DPS officials said the I-40 corridor, which runs through seven counties in Texas, is one of the busiest in the state for criminal activity. Drug cartels and smugglers often use the highway to transport narcotics, weapons, humans and illegal profits from coast to coast.At issue: DPS gets a larger cut in federal court:
Perhaps no issue proves more quietly contentious in the local law enforcement community than how the seized currency - about $14.6 million in 51/2 years - is divided among agencies hungry for revenue in a struggling economy.
In the end, only about 6.4 percent - or roughly $935,000 - of those seizures have remained in the area to benefit regional law enforcement agencies and taxpayers, according to hundreds of pages of documents released by the DPS in response to a public information request by the Amarillo Globe-News.
Records indicate DPS officials often choose to bypass Panhandle state courts in exchange for Amarillo's federal court when the largest amounts of money are at stake. It's a decision that has left some I-40 district attorneys frustrated and raised concerns the federal court route gives DPS an easier and larger payday at the expense of local counties and taxpayers.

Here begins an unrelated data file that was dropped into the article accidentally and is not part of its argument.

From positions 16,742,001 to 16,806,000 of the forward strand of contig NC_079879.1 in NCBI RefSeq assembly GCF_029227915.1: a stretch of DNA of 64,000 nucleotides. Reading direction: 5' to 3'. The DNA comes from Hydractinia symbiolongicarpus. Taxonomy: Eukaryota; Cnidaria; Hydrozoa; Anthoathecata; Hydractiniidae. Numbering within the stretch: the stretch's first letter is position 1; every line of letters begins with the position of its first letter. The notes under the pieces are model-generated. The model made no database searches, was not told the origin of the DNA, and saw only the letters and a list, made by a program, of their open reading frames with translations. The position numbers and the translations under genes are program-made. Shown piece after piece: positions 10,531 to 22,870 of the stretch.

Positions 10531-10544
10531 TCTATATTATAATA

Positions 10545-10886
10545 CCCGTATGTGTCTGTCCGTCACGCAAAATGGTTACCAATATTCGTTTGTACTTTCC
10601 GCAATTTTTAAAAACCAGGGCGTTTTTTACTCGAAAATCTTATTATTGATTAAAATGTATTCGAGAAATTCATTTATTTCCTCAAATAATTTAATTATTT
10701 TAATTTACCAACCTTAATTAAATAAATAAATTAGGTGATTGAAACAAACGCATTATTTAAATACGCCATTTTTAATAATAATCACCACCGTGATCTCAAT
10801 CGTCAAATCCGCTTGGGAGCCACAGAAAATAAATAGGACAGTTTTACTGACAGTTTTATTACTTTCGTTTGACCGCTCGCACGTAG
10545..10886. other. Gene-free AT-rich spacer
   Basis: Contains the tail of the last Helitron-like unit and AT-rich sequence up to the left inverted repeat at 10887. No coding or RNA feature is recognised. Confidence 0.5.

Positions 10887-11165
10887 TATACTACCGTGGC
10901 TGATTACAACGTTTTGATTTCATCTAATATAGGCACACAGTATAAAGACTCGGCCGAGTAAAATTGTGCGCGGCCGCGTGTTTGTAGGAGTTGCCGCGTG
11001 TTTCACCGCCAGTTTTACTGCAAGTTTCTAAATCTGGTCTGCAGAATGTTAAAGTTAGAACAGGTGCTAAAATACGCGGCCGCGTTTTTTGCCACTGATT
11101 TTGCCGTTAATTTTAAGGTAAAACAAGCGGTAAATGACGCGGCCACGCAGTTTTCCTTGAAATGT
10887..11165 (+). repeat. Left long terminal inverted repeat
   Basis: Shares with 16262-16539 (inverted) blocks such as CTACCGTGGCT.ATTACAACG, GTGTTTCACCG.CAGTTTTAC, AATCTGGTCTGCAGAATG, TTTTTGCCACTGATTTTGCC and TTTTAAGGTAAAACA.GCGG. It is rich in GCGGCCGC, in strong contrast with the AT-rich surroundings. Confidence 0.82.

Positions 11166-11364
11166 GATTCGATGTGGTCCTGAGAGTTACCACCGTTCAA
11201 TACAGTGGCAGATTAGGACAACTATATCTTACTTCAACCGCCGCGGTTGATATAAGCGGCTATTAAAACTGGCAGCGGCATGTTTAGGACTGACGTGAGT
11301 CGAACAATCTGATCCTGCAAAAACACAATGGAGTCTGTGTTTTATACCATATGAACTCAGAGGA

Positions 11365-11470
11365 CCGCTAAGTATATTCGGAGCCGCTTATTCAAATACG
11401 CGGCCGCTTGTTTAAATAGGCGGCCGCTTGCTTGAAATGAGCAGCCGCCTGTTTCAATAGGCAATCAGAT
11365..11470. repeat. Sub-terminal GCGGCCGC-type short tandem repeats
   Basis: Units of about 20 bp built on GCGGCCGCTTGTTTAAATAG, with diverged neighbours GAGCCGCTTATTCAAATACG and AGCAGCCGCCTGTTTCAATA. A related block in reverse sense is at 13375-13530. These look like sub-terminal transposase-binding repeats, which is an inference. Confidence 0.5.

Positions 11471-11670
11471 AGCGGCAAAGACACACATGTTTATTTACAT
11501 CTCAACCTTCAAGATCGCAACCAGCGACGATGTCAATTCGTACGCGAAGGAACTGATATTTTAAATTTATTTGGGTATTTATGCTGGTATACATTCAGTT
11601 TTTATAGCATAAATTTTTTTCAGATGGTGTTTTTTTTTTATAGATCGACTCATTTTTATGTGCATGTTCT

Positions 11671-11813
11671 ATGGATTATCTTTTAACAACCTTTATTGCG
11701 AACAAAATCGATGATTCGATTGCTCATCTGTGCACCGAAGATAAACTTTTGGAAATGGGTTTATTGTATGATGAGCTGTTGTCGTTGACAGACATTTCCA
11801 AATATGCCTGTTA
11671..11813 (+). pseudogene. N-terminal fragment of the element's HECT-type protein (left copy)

Documents from the DPS indicate if a forfeiture case is filed in state court, the agency generally receives about 65 to 70 percent of the final profit, depending on a predetermined agreement that varies by county. Local counties get the rest. The federal government typically gets nothing, according to DPS records.BLOGVERSATION: Reacting to this post, Pete at Drug War Rant offers an excellent (if perhaps unlikely) suggestion for asset forfeiture reform to take the profit motive out of drug enforcement.
If the case is filed federally, the DPS usually receives about 80 percent of the forfeiture, and the federal government keeps about 20 percent.
In return, local counties - even those where the seizure occurred - won't get a penny, unless a county can prove a significant role in the investigation.